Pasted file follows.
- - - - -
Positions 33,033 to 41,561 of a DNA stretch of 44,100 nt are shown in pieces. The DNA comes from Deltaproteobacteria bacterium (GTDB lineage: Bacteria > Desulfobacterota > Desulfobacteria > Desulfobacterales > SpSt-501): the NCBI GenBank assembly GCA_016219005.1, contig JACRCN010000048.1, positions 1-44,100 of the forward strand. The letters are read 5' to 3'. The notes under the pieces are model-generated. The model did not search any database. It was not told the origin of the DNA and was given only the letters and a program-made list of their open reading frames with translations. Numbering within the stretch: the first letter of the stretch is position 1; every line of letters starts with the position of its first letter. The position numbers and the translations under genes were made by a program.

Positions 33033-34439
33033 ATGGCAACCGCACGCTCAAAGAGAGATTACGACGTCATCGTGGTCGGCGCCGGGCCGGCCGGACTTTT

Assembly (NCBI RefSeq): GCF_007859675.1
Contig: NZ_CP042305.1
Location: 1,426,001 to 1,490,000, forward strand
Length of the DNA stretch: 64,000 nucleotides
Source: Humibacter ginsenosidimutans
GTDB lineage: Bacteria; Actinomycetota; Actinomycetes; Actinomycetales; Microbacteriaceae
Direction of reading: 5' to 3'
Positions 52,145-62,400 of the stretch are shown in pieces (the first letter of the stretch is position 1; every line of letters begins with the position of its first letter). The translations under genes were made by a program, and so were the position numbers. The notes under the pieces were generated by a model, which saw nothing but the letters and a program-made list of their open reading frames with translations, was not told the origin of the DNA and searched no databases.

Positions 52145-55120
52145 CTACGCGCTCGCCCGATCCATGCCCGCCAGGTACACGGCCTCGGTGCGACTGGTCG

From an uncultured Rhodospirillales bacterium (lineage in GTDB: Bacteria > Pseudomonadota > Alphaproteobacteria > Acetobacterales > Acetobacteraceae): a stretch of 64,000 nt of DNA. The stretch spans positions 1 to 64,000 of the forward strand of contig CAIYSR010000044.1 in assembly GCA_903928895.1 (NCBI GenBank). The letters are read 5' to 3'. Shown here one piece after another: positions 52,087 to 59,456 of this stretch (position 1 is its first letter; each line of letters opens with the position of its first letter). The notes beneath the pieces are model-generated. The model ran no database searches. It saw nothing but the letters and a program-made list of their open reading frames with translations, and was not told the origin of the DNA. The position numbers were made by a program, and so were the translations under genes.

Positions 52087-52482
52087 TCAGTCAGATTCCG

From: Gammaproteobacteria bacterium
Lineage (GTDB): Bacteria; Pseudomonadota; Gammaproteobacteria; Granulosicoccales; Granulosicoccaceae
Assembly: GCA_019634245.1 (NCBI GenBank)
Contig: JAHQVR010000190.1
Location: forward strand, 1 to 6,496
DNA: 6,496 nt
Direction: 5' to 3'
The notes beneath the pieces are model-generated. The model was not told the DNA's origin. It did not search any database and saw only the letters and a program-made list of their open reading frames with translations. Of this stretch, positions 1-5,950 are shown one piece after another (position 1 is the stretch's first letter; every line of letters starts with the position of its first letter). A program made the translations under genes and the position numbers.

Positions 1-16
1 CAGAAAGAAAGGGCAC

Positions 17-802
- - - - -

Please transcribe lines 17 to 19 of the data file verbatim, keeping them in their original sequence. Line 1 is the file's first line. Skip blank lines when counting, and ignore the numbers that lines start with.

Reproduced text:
From: Gammaproteobacteria bacterium
Lineage (GTDB): Bacteria; Pseudomonadota; Gammaproteobacteria; Granulosicoccales; Granulosicoccaceae
Assembly: GCA_019634245.1 (NCBI GenBank)